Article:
Obviously, I still learn from BP and many other people and books and experiences but his mindset/paradigm shift is the one thing people need to gain from Kiyosaki. Take that mindset and bring it to everything that you do in your life.

That's an astute observation, Brandon.

See, the "hard" part of real estate investing is not education, though that is of ultimate importance: learn how before attempting to do it, and it's not marketing though you will need buyers or renters in order for your exit strategies to be effective as well as needing sellers and strong team members in order for your lead generation and property acquisition strategies to be effective.

No, the "hard" part of real state investing is entrepreneurship: that which distinguishes the average consumer ("poor Dad") from a successful entrepreneur ("rich Dad").

For example, the average consumer ("poor Dad") looks for ways to spend money. The entrepreneur ("rich Dad") looks for ways to invest money to produce income.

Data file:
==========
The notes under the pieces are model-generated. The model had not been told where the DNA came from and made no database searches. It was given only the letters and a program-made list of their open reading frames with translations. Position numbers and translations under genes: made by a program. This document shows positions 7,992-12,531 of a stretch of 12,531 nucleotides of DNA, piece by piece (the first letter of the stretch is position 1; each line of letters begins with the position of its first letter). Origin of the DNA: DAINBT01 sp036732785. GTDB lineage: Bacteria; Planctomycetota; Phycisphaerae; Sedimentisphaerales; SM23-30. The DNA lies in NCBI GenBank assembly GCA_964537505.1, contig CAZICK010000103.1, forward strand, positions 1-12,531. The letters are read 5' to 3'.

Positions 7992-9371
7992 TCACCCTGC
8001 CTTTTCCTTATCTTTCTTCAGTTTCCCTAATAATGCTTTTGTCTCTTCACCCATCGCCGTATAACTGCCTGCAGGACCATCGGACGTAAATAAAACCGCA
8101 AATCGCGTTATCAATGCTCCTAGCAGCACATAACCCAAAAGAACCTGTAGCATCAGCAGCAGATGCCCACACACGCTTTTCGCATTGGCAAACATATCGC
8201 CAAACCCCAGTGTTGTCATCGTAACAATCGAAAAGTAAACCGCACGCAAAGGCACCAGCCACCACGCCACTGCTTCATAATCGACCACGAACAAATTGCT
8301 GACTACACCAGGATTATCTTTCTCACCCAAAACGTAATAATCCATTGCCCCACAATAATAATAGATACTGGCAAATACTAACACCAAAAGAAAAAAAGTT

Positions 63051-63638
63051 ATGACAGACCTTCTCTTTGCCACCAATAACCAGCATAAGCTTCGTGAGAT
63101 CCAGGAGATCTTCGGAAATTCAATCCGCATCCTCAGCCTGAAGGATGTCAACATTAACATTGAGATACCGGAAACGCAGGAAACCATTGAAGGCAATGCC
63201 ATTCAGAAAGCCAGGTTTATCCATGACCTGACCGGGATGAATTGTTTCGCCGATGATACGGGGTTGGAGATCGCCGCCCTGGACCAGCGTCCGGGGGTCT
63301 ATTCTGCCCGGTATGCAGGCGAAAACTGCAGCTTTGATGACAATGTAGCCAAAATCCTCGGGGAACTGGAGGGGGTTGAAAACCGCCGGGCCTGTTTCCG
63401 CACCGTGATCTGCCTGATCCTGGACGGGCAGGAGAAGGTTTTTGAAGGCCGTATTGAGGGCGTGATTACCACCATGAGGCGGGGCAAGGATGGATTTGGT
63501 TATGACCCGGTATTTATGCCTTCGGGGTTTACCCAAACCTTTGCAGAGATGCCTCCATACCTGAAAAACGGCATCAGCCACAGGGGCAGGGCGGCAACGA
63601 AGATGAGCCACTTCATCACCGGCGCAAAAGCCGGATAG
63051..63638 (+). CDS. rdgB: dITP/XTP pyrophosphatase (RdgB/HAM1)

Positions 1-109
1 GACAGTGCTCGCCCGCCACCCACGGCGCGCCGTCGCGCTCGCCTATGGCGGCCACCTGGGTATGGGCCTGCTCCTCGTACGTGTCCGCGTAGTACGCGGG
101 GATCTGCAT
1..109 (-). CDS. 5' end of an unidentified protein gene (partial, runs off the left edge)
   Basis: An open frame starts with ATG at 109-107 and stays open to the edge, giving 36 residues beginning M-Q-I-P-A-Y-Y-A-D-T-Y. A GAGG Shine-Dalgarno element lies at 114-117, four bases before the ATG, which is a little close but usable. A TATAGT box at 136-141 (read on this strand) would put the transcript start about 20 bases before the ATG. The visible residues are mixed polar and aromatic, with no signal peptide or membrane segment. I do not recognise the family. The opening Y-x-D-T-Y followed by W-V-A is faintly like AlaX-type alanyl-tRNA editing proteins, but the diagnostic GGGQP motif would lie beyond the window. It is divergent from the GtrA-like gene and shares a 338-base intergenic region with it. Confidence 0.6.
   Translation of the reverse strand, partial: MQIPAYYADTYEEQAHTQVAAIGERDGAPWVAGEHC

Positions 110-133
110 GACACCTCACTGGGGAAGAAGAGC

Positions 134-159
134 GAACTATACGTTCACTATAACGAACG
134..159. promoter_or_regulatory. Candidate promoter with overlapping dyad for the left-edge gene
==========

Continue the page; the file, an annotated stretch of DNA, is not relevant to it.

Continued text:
The average consumer looks for reasons why things can't be done. The entrepreneur looks for ways to get things done.

I could go on with those comparisons, but those two are some key fundamentals. Conquer them and rest will fall into place quite easily, almost as if "by magic".

Disclosure: I have no relationship of any kind with Robert Kiyosaki or the Rich Dad organization.

Originally posted by @David Dachtera :
Originally posted by @Brandon Gentile:

I for one am an ardent Kiyosaki supporter. The man has almost single handedly sparked an entire generation (if not two) of real estate investors. In, all honestly he has done more for - I would venture to guess - 90% of the BP community than any person walking on this Earth in terms of introducing financial literacy and how currency works.